Are they ready? 

Because every client is unique, in terms of their past experiences and current capacities, we need to use clinical judgement to determine their readiness for reprocessing. Some clients, even those with complex trauma histories, may meet readiness criteria early on in treatment. Others may take longer to get to the stage where we feel it will be beneficial to begin reprocessing. Just as we tell our clients, there are no right or wrong answers — only information to consider. 

With that in mind, the following is a non-exhaustive list of areas to examine when assessing a client’s readiness for EMDR reprocessing:

    • Ability to tolerate the therapeutic relationship
    • Ability to self-regulate
    • Ability to tolerate positive and negative emotions 
    • Ability to tolerate positive and negative physical sensations 
    • Ability to tolerate memories, past experiences, and perceptions 
    • Ability to practice and benefit from therapeutic exercises, such as Container, Calm Place, and Resource Development and Installation (RDI)
    • Ability to consistently engage in self-care
    • Adequate functioning in daily life
    • Has some social support system
    • Secondary gain and/or loss issues have been addressed

This is really where the ‘art’ of EMDR therapy comes to play — a person does not necessarily need to meet all of the above elements with flying colors of stability and containment to be a good and ready candidate for reprocessing. In fact, many of these items won’t come to fruition UNTIL we’ve reprocessed past traumas that negatively impact current functioning. 

To determine the appropriate course of action with each client, we have to use our best clinical judgement and consider a few key questions:

  1. Given what I know about this individual, would reprocessing at this moment destabilize the client? If so, my treatment plan needs to focus on stabilization and readying the client for future reprocessing.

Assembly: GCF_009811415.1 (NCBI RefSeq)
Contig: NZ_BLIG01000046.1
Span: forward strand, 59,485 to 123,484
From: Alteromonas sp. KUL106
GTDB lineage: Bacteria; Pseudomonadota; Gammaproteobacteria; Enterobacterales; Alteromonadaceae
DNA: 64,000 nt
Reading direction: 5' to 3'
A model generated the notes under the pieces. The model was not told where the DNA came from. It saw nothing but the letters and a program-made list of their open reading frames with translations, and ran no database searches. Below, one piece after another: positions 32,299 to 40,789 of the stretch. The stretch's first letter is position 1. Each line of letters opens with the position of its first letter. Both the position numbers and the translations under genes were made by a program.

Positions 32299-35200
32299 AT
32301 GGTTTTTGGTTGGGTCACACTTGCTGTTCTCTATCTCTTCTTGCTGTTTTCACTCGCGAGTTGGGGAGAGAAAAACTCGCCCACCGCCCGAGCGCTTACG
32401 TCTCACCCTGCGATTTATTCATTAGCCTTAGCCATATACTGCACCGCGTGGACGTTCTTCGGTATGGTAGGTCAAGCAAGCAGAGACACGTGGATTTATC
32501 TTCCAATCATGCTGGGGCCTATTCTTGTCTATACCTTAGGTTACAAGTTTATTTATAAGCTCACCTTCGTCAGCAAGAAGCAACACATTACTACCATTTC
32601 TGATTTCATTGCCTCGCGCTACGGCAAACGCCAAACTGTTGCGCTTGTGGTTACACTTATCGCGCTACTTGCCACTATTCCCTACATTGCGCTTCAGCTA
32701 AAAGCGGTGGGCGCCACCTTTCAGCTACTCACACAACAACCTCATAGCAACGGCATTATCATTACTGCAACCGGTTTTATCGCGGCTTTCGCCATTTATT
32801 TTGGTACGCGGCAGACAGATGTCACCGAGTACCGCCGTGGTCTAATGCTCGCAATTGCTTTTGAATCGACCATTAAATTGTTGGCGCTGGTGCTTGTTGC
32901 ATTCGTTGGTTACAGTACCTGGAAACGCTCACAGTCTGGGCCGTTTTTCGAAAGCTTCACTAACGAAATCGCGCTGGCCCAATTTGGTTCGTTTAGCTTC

2. Given what I know, would reprocessing benefit the client, by giving them relief of symptoms directly related to the target memory? If so, my treatment plan can shift to reprocessing memories on the target list, while continuing to assess client symptoms during and between sessions. 

A note on countertransference

When answering these questions, it is important for EMDR clinicians to also address their own feelings about the client, the target memories, and the work ahead. If we are postponing or delaying reprocessing with a client who otherwise meets readiness criteria, we need to seek consultation and/or our own EMDR therapy to ensure that our own phobias and feelings are not inhibiting the healing process for our clients. 

Go toward the greatest symptom relief!

Once we’ve determined that a client meets readiness criteria for reprocessing, our task will then be to determine in which order to begin the reprocessing work — for not all symptoms and their accompanying target lists hold equal weight, urgency, and importance in the lives of our clients.

To understand this better, let’s look back at the example we used in part one of this series —  a client who comes to therapy with the following symptoms:

    1. social anxiety
    2. feelings of worthlessness and the negative belief “I’m not good enough”
    3. fear of authority figures
    4. phobia of dogs

During the history taking process, and in working with the client to organize their symptoms, triggers, and past experiences, we created two separate target lists: 1) the feeling of worthlessness, and 2) the fear of dogs.